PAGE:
You are on page 1of 30


The Onset of an Illness

My father was diagnosed with Alzheimer’s dis-

ease in 1994 when he was eighty-­eight years old. He
was a neurologist, with an extensive practice in psy-
chiatry as well, and had taught for many years at one
of Harvard’s major teaching hospitals. It was one
of the doctors he had trained who made the formal
diagnosis of his illness.
The earliest signs of problems with his memory
appeared about four years before. There would be
times when he found it difficult to summon up the
name of someone he knew well. Now and then, he’d
also lose his purchase on a set of facts with which he
wanted to support an argument. At other times, he’d
briefly lose his sense of continuity in the course of
what was otherwise a cogent conversation.

Kozo_9780804140973_4p_all_r1.j.indd 1 3/23/15 4:16 PM


But my father had tremendous social compe-

tence. He’d navigate these awkward moments with
congenial ease. He’d smile at his own mistake, then
offer me perhaps a glass of brandy, and sit down and
question me about my work, or tell me of a book that
he was reading, or share with me an anecdote about
his own career.
Sometimes he would light his pipe. (He liked to
take his time packing the tobacco.) The aroma of the
smoke as it rose up about him remains in my mem-
ory, comfortably intertwined with the sense of relax-
ation, confidence, and calm that I identified with all
those other quiet and consoling conversations we
had had over the years.
Then, in 1991, he started to get lost at night when
he’d go out to take a walk in Copley Square, which
is in the neighborhood of Boston where he and my
mother lived. He’d come home three hours later and
report perhaps that he had made friends with a cou-
ple visiting from London or Geneva, or that he had
been at Buddenbrooks, a bookstore that was close
to his apartment, and had had a conversation with a
foreign student whom he might have met there. My
mother would worry terribly, of course, when he was
gone so long. His interesting narratives, I thought,
were meant to reassure her.
In spite of his confusions, he continued to try
very hard to get some work done every day. He had
given up his medical practice by that time, but he was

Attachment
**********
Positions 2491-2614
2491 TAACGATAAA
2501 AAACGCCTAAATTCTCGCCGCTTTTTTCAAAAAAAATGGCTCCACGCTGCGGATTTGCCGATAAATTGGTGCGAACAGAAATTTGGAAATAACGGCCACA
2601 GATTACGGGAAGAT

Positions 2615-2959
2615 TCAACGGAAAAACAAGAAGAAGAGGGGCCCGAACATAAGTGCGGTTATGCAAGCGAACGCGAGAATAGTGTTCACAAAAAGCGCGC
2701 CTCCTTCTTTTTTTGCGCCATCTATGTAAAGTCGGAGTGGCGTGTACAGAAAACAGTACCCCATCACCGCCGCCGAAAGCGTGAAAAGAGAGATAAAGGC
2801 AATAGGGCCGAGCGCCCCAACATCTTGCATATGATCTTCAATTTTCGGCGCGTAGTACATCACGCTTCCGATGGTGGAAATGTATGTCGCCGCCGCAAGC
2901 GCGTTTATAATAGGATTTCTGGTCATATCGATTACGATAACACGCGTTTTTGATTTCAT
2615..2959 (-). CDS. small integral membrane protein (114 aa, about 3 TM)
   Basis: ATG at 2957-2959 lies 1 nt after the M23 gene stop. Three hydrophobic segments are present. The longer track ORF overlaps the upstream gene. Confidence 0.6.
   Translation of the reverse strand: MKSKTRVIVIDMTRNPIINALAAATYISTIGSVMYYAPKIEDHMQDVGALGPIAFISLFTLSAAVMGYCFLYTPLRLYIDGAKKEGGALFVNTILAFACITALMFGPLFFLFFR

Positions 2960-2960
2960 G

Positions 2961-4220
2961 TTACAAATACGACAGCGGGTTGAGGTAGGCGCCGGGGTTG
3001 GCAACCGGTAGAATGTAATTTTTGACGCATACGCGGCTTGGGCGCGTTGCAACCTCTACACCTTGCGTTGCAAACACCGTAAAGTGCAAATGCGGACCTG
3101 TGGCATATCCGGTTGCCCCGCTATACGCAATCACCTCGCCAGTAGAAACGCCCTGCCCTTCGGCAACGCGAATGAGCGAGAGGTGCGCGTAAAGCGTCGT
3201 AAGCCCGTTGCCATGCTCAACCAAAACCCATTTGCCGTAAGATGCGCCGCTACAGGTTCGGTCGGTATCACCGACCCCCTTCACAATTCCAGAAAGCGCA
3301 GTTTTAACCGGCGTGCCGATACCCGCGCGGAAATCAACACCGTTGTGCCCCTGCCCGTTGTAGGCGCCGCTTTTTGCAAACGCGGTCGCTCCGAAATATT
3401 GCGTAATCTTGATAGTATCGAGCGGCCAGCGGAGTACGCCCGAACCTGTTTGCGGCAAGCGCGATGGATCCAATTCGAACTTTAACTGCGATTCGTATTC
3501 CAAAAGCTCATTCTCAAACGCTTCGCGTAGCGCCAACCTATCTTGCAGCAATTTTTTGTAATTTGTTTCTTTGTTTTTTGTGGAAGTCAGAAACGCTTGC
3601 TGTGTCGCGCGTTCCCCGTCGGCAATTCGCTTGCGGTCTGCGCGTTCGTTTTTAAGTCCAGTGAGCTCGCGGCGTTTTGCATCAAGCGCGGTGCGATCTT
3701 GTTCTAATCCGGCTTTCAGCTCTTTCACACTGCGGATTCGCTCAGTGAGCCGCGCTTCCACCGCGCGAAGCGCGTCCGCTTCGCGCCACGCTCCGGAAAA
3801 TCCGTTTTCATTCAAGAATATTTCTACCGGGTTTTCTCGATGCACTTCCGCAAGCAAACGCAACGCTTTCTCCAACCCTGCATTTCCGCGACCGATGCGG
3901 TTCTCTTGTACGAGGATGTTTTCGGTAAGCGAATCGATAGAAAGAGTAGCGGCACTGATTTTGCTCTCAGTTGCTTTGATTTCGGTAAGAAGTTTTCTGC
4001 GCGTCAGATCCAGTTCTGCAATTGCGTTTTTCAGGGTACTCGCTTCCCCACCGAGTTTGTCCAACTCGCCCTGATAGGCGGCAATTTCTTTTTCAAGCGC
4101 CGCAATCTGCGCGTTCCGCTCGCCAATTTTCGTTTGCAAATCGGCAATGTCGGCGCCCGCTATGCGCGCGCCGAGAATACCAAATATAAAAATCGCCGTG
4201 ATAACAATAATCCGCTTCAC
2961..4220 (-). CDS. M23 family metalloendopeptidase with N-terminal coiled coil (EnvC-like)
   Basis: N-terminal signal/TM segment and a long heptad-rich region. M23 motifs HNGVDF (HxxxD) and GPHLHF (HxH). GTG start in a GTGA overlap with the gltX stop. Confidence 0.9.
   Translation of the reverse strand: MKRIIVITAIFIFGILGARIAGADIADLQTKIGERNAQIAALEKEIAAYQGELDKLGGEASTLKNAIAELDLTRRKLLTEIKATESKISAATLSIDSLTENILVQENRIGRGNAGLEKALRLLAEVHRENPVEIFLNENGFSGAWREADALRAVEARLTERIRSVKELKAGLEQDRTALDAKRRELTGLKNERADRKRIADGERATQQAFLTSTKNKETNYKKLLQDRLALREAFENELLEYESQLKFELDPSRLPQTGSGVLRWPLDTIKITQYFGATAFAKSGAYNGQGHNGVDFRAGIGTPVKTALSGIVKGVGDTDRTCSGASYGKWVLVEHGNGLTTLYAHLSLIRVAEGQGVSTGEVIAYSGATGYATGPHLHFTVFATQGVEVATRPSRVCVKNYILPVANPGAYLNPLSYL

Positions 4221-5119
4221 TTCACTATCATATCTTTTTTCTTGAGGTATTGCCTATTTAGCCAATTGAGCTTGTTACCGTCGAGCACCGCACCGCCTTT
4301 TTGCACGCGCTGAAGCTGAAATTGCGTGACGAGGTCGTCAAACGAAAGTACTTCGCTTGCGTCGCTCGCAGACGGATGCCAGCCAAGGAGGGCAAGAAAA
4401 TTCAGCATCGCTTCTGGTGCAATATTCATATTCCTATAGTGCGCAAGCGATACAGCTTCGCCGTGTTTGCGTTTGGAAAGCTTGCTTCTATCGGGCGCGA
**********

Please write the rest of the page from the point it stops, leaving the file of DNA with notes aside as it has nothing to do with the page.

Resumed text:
determined to complete some papers he’d begun—­

Kozo_9780804140973_4p_all_r1.j.indd 2 3/23/15 4:16 PM


summations of ideas that he’d developed in the

course of his career on the neurological and psychi-
atric origins of certain forms of pathological behav-
ior. A friend of mine, a teaching assistant at a local
university, was helping him to organize his thoughts
and bring coherence to his writing. On occasion,
when my father asked, I would help him too.
It was not long after this, however, that my
father’s restlessness would overcome his capability
for concentration. After an hour or two of work, he
would push the pages aside, get up from his desk, put
on his jacket and an overcoat, if it was cold weather,
go down to the lobby of the building, and head off
into the nearby streets for another of his evening
One night in 1992, he asked me to sit down with
him in a room of his apartment that he’d been using
to store an old examination table and some other
items from his former office. He said there was some-
thing he needed to discuss with me. He told me that
he hadn’t yet decided whether it was wise to discuss
this with my mother.
After he had closed the door, and both of us were
seated, he started to lay out to me, in fairly graphic
terms, what he described as “new and more specific
indications” of problems he was having, which, he
said, were “clearly neurological.” He checked again
to be sure the door was firmly closed and then began
explaining to me what he meant by “more specific

Kozo_9780804140973_4p_all_r1.j.indd 3 3/23/15 4:16 PM


He said that he’d been having “spells”—­he

added that he did not mean by this the incidents of
memory loss, which he called “amnestic spells,” but
something “of a different order altogether.” He spoke
of these as “brief attacks of interrupted conscious-
ness” during which he recognized “a sudden cutoff
from my own surroundings,” “a definite blocking of
‘capacity,’ ” lasting “maybe only for a millisecond or
for several seconds or a trifle more.” These episodes,
he said, had been preceded in each instance by “an
aura of impending danger” that he likened to the
sense of warning epileptics often feel just prior to a
He did not say this with the urgent sense of
self-­concern one might expect a series of events like
these would ordinarily arouse. Instead, he spoke as
if he was attempting to position these events at a dis-
tance from himself, so that he could speak of them
with the detachment of an interested observer.
“I can pinpoint this as a neurologist,” he said,
and he speculated that his recollection of what he’d
been observing in himself might hold potential value
for clinicians and researchers. For this reason, he
plugged in his office tape machine, which he had
used to dictate letters and reports on patients he
was treating, and he recorded the remainder of our
He said that the amnestic spells were “clear-cut
indications of degeneration of the cells in the cortex
of the brain and in the hippocampus,” and he showed

Kozo_9780804140973_4p_all_r1.j.indd 4 3/23/15 4:16 PM


me by the placement of his hand exactly where the

hippocampus lies. He speculated also that “mini-­
strokes of very short duration,” which he termed “a
vascular phenomenon,” were in all likelihood the
reason for his episodes of interrupted consciousness.
Even more specific was the detail that he brought
to the portrayal of that aura of anticipation that pre-
ceded this. He described it as “a feeling of uncom-
mon and uncomfortable heat, ‘a hood of heat,’ as it
were, that someone or some unknown force is draw-
ing down over my forehead and my eyes . . . , as far
down maybe as my chest or throat,” and in another
and, to me, more memorable phrase, “a feeling of
impending desecration of my own autonomy—­a pre-
monition of my imminent removal from contextual
reality. . . .”
During that experience, or intermingled some-
how with the loss of consciousness that followed,
my father told me he was suddenly aware of “a